By Stephen Givens* PROLOGUE This essay grew out a presentation I gave, as one of several foreign legal academics working in Japan, on the theme “Key Words for Understanding Japanese Law.” Of course I recognized from the outset that reducing the essence of a legal system (or any other complex phenomenon) to a single “key word” would entail a loss of nuance. But I thought (and still think) the assigned theme was a fair and valuable one. After all, cartoons and caricatures can be illuminating.
Month: April 2014
Reuters: “Japan Business Lobby Plans Corporate Governance Rules: Source
Thu, Apr 24 2014 By Noriyuki Hirata TOKYO (Reuters) – Japan's most powerful business lobby, Keidanren, plans to introduce corporate governance rules that will require better disclosure, a person familiar with the matter said, but they will stop short of bolder reforms sought by many investors.
What? The U.S. Business Roundtable in 1981 Sang the Same Song that Japanese Managers Do Today?
Many Japanese executives and commentatorssound a lot like the U.S. Business Roundtabledid(see below) on the topic of stakeholder capitalism vs. shareholder primacy. I personally think this has become a semi-religiousargument with no point, the real question being whether managers are really thinking about shareholders'long-term interestsor (conversely)whether they really analyzing and prioritizing all stakeholders from the point of view of sustainable profitability.
(E&Y) A Preview of Environmental and Social Shareholder Proposals
Environmental and social topics continue to be the dominant category of shareholder proposals based on the number of proposals submitted – more than half to date.
They also represent the leading area for proposals withdrawn in connection with successful company-investor engagement and agreement prior to the proposal going to a vote. This agreement may include implementation of the proposal in part or full, providing additional disclosure, or a commitment to ongoing dialogue on the topic.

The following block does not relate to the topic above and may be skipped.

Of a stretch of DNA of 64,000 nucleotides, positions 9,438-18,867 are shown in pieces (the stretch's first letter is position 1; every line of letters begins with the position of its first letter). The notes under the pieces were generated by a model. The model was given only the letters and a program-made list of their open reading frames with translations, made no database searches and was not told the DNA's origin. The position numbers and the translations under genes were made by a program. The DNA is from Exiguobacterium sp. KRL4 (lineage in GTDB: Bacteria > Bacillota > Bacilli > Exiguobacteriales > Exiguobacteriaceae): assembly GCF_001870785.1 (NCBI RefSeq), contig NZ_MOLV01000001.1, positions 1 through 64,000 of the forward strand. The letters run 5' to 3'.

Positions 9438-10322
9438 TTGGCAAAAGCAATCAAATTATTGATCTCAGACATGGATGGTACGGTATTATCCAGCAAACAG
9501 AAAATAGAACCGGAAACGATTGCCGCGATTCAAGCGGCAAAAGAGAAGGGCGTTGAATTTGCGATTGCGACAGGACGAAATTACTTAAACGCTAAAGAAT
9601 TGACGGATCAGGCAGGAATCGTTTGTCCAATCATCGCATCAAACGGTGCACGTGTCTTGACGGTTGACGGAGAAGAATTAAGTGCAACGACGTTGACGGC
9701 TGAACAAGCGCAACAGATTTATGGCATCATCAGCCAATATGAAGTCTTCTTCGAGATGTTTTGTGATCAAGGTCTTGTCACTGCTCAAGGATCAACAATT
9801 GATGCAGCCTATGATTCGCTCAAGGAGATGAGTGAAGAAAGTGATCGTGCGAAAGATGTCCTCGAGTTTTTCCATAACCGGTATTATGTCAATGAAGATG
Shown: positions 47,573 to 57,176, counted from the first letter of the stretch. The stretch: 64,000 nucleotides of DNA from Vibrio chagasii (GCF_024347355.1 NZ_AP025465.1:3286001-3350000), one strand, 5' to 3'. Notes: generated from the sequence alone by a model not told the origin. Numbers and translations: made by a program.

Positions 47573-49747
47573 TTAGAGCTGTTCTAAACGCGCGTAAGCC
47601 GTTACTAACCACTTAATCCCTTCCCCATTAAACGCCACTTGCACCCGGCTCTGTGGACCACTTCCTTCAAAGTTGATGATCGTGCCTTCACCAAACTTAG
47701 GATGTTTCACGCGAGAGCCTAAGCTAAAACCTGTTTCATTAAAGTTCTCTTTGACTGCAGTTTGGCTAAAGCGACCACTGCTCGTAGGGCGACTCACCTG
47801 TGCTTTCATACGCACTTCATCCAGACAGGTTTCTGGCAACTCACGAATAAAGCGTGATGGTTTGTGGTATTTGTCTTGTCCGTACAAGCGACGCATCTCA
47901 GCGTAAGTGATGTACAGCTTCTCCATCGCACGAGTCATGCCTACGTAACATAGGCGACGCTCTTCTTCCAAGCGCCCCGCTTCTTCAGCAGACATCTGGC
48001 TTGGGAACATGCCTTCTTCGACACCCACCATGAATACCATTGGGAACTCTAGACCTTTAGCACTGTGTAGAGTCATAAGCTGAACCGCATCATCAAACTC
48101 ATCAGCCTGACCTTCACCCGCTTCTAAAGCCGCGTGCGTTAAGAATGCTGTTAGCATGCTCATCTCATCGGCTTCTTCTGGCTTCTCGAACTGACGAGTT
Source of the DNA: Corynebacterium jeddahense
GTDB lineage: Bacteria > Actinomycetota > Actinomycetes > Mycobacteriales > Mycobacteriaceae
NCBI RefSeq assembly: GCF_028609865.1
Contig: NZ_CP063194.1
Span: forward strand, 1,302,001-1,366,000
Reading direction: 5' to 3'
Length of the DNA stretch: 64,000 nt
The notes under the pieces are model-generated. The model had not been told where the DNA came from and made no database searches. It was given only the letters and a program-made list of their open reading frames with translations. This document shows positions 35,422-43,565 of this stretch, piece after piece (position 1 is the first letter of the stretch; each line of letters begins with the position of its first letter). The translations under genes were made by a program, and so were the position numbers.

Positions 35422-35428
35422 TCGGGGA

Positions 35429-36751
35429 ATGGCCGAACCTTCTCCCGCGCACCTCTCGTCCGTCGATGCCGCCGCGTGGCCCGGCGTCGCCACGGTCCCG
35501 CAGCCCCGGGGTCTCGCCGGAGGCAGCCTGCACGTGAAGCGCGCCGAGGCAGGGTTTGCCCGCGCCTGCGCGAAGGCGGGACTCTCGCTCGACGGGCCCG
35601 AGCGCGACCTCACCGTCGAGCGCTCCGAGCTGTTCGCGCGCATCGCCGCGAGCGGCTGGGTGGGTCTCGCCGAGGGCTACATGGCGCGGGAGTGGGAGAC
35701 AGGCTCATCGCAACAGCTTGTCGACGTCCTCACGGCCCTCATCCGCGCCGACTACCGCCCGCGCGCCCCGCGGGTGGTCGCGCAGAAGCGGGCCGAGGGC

ACCJ Commends LDP’s Initiative in Considering Creation of a Corporate Governance Code (ACCJ Viewpoint)
The American Chamber of Commerce in Japan（ACCJ) released a new Viewpoint,Implement a Corporate Governance Code to Encourage Listed Companies in Japan to Adopt Best Practices and Uniform Disclosure. In the Viewpoint the ACCJ praisesthe LDP for its initiative moving in this direction because it is necessary to encourage uniform disclosure about corporate governance practices at each company, something that is essential in order for the Stewardship Code to be effective.
Pakistan: Major Progress Towards Requiring, Institutionalizing Director Training and Certification
In recent years, Pakistan has made major progress in improving its corporate governance ecosystem, especially in the area of director training and certification – which is now generally required for all directors of public companies pursuant to the Corporate Governance Code.
Accelerated Certificate in Company Direction: PICG, IoD join hands to introduce certification
KARACHI: Pakistan Institute of Corporate Governance (PICG) has joined hands with the UK’s Institute of Directors (IoD) to introduce the globally recognised Accelerated Certificate in Company Direction under the Royal Charter in Pakistan.
Addressing a press conference on Monday, PICG President and CEO Fuad Hashimi said the qualification will provide Pakistan’s professionals with an opportunity to become part of a global network of trained directors in 34 countries.
“Shortage of Female Directors in Japan” by Takashi Kotani (JB Press)
Takashi Kotani, an advisor of corporate communications, pointed out another 2020 problem in Japan – Shortage of female directors in Japan – Unintended effect of Abe's Womenomics policies; firms will be scraping bottom of barrel.
Important Lessons from the Demise of Kodak – Making the Hard Decisions Early Enough
Kodak, former photography trailblazer, files for bankruptcy
Kodak: A Lesson In Risk Aversion
“Why Talk?” – The Process of Dialogue in Shareholder Engagement
Abstract: In explaining how activists engage corporations, social movement theory has provided a compelling account of contentious activism and tempered radicalism. The growing use of dialogue, by contrast, has not received a comparable level of attention. On the basis of a four-year qualitative study of a faith-based coalition of investors, we develop a process model of how shareholder dialogue leads to corporate change. Through repeated engagement activists leverage internal corporate political debate to achieve synthesis.